There’s been a lot of press lately around the idea of decluttering. Thanks to Japanese expert Marie Kondo and the idea of only keeping items that ‘bring you joy’, many of us have hauled bags of clothes to the charity shop, which feels liberating…
Since the start of 2019, ‘Minimalism. Decluttering. Konmari method’ have been key searches on visual inspo website Pinterest, as more and more people are seeking to organise their homes by getting rid of the clutter, and do so in the chicest way possible. in fact, searches of ‘Konmari method’ (Marie Kondo’s tips) have increased 710 per cent, the site has found.
And as much as a clear-out leaves room physically, it’s also brilliant emotionally. Just as a clean desk can help your work quality, a decluttered space can absolutely help declutter the mind. The theory goes that if you have less stuff, you can dedicate less time to taking care of it, which gives more time for other, more inspiring things. It taps into an ancient Eastern principle of the letting go, opting for a more minimalist and less frenetic lifestyle.
David Brudö is CEO and co-founder of mental wellbeing and self-development platform, Remente. “The items that you surround yourself with; in your home, on your desk, in your handbag, and on your smartphone, can easily cause your personal space to feel cluttered, and this could, in turn, lead to feelings of stress and anxiety. These items, if not containing a sentimental feeling or placed there mindfully, can end up representing chores you need to do and decisions you have to make. Your everyday activity and surroundings should be leading you towards your most productive and happy self,” he says.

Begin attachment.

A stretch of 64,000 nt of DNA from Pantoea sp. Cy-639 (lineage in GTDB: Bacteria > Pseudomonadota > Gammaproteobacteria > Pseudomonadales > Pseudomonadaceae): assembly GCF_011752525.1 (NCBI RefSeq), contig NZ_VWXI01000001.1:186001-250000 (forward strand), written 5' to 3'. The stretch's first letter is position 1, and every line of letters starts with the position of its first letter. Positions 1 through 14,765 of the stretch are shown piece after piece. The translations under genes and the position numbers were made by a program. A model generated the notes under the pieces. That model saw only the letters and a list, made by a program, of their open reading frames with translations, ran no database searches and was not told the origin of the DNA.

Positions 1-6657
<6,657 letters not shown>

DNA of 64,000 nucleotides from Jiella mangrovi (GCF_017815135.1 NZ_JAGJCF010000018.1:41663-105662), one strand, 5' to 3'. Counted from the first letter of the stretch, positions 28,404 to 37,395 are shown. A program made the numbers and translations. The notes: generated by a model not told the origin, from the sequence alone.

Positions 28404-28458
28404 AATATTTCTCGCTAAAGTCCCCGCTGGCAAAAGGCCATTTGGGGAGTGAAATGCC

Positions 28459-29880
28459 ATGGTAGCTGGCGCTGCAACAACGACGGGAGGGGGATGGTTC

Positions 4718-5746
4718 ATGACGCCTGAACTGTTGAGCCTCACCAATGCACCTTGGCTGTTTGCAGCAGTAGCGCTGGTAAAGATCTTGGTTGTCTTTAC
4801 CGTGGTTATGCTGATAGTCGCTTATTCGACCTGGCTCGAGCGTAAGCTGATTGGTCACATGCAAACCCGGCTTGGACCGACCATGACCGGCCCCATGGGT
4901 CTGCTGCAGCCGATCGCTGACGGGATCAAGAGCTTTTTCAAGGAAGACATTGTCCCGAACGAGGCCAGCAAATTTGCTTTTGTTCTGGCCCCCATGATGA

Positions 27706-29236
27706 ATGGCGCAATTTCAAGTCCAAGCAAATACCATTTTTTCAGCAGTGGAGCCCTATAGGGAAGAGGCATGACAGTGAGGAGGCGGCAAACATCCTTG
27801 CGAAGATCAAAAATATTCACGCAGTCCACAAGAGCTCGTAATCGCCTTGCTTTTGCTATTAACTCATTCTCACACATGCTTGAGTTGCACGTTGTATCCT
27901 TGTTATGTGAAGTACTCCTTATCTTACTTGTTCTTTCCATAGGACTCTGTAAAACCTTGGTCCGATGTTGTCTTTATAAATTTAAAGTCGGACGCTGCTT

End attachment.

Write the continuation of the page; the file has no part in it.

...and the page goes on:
He goes on, “be mindful about the thoughts that are entering your mind when you, for example, see your home, your closet, and your pantry. If it is things such as ‘my house isn’t clean enough’, ‘I never have enough time’, ‘I have nothing to wear’, then it might be time to declutter.”
If you do decide to declutter, you can expect positive outcomes. “Part of the reason behind the feelings of stress is often the lack of control. A messy home or desk can easily contribute to the sense of lost control, for example, not being able to find your car keys in the morning or losing an important piece of paper just before the meeting. A clean and organised space will allow you to take charge and can lead to reduced stress,” David says.
It will also help you focus more on being in the present. “The main purpose of mindfulness is to allow you to become more present in everyday life and thus improve your relationship with those around you. This can be very difficult to do if you are surrounded by clutter and, thus, reminders of what you need to do next. As you declutter your spaces, consider what brings you joy and peace, and then make sure that you surround yourself with this. For example, adding a plant on your desk or creating a meditation corner in your room,” David says.
Finally, it can make you feel more productive. He goes on, “do not forget about your digital declutter as well. Many of us will have the same go-to distractions, whether it is checking our phones, social media or simply the news websites. The best way to stop doing these things is to eliminate the distractions – switch off your phone, mute your email notifications and block the distracting websites for the time that you need to work.”
So where to start? Small, and with a list. Focus on one room, or area, whether it’s a wardrobe or kitchen drawers, and go from there – there are handy storage solutions all over the place, from Pinterest to Muji and Ikea, designed to make your life easier. You’ll be feeling the joy in no time.
Main image: Netflix
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